Slowly folding Mum curves towards foetal pebble knuckles clutch the bathroom sink
Her bones now brittle weary from holding the looseness of her belly so often baby-taut
Time-faded freckles hoard her long summer days, shrivelled teats remember my touch.
As I soap the flannel I feel the tug of return. She bows her head accepts this is her time.
Finola Scott’s work is published widely, including in The High Window, Prole and Lighthouse. Dreich publish her recent pamphlet Count the ways. More can be read at FB Finola Scott Poems. Finola enjoys zooming, cakes and blue tits, not neccesarily in that order.
Between Mary Berry’s Baking Bible and My Class Enjoys Cooking
there’s Modern Practical Cookery. Rebound with Bero paste and bedsheet ribbons, you relax on the eBay table, glad of the rest from all that standing.
Unused for years but read, shelved, read, you remain on the kitchen shelf. Each splodge, each blown stain amber on your frosted cover –
pages so brittle, if I let you slip you would smash across the tiled floor: Contents, Hors D’oeuvres, Empire Recipes; Woman’s Own snippings –
orange sellotape unsticking cuttings, paper thinned from a million finger turns: Tripe and Onions, Semolina Soup, Christmas card bookmarks,
a paper rose, marginalia: ‘my curry’. Each time, you bustle in reeking of a thousand crumbles, gingham housecoat, bombs, birthdays, talc. Kisses
Sarah Wimbush has published two pamphlets: Bloodlines (Seren, 2020) and The Last Dinosaur in Doncaster (Smith|Doorstop, 2021). Her first collection Shelling Peas with My Grandmother in the Gorgiolands will be published by Bloodaxe in 2022.
They say that you dozed off on an iceberg and awoke on Irish shores, a Nordic visitor without a horde, lonely wanderer, far from your arctic home. Child of ice mountains, you have ridden these Celtic currents for months, travelling south, strange sun-pilgrim. They say that you are lost, gorging yourself on Cornish clams, preparing for a return journey, but your continental visits are inscrutable. Fingertip of Nuliayuk, you bask on beaches like the discarded glove of an old god, with your leathery hide, you are your own luggage. Seafarer, you did not pack light for your odyssey. Rolling in the snowflakes of the seafoam, you nose boulders with grizzled whiskers, snuggle into rocky crevices, coldsick, exiled, missing the sounds and smells of the herd. They say that you came to the harbour seeking company. At night you bob among boats, mourning your lost brothers, and watch the stars in a black sky, wishing for a green, kelpy flicker of the aurora borealis. Perhaps you are a scout from a melting world, a tusked omen, disaster warning. Dear walrus of wanderlust, moustachioed philosopher, you are all of us, floating in an ocean-universe, with no choice but to go on seeking.
Bex Hainsworth currently teaches in Leicester. She won the Collection HQ Prize as part of the East Riding Festival of Words and her poetry has been published following commendations in the Welsh Poetry, Ware Poets, Beaver Trust, and AUB Poetry competitions.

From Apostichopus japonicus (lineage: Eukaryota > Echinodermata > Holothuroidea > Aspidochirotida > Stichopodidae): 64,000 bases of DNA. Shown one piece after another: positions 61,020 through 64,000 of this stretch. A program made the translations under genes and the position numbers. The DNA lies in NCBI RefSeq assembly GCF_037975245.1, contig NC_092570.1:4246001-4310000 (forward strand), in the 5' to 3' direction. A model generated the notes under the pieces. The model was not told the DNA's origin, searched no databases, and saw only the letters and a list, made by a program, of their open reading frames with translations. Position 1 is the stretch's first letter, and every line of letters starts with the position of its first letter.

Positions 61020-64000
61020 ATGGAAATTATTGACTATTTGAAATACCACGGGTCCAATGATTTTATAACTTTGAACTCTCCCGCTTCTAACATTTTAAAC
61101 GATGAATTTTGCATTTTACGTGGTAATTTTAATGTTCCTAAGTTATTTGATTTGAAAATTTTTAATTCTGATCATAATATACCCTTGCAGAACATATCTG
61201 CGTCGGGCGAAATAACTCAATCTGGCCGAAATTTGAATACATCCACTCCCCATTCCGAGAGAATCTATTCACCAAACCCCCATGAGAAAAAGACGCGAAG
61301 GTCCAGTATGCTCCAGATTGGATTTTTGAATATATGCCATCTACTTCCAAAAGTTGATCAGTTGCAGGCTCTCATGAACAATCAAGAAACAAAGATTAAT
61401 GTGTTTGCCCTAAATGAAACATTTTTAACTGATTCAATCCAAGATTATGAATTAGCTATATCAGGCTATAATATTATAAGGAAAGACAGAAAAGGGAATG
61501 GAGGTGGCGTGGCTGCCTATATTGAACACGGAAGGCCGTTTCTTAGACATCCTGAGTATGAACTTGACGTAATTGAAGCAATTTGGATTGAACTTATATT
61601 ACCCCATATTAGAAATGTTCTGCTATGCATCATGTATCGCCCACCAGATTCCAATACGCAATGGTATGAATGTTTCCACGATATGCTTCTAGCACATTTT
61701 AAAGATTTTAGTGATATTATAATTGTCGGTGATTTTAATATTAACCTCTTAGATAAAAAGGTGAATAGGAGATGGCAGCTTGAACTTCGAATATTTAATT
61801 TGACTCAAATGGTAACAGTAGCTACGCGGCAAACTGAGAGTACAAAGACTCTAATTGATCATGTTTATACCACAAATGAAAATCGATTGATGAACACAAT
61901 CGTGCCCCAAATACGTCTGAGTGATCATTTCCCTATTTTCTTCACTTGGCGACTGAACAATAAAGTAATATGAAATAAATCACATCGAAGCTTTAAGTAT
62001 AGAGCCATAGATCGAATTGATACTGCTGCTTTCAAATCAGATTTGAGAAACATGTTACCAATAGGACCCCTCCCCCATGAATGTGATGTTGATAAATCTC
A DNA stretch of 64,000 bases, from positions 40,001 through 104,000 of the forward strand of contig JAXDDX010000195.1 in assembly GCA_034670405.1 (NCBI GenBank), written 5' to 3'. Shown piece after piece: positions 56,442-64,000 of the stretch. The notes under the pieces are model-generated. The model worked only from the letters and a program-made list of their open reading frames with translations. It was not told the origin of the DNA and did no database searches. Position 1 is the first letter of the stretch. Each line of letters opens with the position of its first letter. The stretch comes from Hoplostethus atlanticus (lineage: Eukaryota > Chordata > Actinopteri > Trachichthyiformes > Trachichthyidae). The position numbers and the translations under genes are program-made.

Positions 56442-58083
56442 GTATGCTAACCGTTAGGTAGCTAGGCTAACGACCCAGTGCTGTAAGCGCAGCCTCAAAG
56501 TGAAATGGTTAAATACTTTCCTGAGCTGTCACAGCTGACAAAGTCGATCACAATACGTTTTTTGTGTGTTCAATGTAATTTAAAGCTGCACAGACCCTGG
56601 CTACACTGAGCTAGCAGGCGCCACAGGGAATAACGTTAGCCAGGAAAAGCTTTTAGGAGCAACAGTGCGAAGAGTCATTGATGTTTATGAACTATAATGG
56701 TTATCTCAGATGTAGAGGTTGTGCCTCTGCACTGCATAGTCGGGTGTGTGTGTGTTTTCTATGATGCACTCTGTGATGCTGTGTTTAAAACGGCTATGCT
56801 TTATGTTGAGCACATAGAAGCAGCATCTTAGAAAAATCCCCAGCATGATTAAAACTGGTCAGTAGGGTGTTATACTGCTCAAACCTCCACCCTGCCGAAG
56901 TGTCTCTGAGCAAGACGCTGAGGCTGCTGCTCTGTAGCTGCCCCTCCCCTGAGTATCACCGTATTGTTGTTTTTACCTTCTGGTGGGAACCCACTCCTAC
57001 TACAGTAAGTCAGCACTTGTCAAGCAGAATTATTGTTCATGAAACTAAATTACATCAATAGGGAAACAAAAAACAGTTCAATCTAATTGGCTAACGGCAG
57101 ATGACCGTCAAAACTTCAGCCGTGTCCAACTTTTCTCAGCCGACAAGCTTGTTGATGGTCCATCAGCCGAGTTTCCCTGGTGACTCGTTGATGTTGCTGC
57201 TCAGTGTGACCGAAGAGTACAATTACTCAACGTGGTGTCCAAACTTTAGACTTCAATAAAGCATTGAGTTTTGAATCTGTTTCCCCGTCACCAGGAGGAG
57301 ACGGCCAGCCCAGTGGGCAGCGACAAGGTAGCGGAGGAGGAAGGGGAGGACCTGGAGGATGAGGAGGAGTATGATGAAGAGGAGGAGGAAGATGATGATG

it was by the bananas and then again reaching for a loaf of bread that we were told to step apart. covid guidelines, of course, but the straight couples could shop away—
there are times I forget that our lives will progress like this: glass doors shutting between us at every other building.
I am tired, Mark. you made me remember just how much.
Carl Alexandersson (he/him) is a queer spoken word poet and writer, based in Edinburgh. He was selected for the BBC Words First programme in 2021 and his work has been published in Ink Sweat & Tears, Capsule Stories, Impossible Archetype, and more. Twitter: CarlAlex97 Instagram: caarlalexandersson
After the other guests leave, you are alone with them, and, in the minutes it takes for absence to settle, you plump up the cushions on the settee, stoke the fire – seeking refuge in the crackle of sparks – and wonder what direction this might take. Neighbours and friends for years, there was that gnawing silence the last time you met, a silence you just couldn’t explain. Yet, when you invited them around, they were quick to accept. Now, turned towards the fire, you sense their eyes on you – the burr of a cleared throat signalling a conversation that could go either way.
Maurice Devitt: Curator of the Irish Centre for Poetry Studies site, he published his debut collection, ‘Growing Up in Colour’, with Doire Press in 2018. His Pushcart-nominated poem, ‘The Lion Tamer Dreams of Office Work’, was the title poem of an anthology published by Hibernian Writers in 2015.
One word can hold everything you need to know about the stare of sheep from sodden fields
about the cronk of raven through fog a dog straining its leash the mud-brown coat of its owner
about luminous moss down the middle of a lane the sepia mash of leaf that plasters its edges
about bleached sedge that echoes with toot of coot chitter of wren a dead branch that arches and dips into a ditch
Rachael Clyne’s collection, Singing at the Bone Tree (Indigo Dreams), concerns our relationship with nature. Her pamphlet, Girl Golem (www.4word.org) explores her migrant heritage and sense of otherness. She is currently expanding this work into a collection.
Abigail Flint is a heritage researcher from Sheffield. Her poems have been published or are forthcoming in a range of magazines including Under the Radar, Ink Sweat and Tears, Reliquiae, Popshot Quarterly, About Larkin, 192 magazine, and research project anthologies.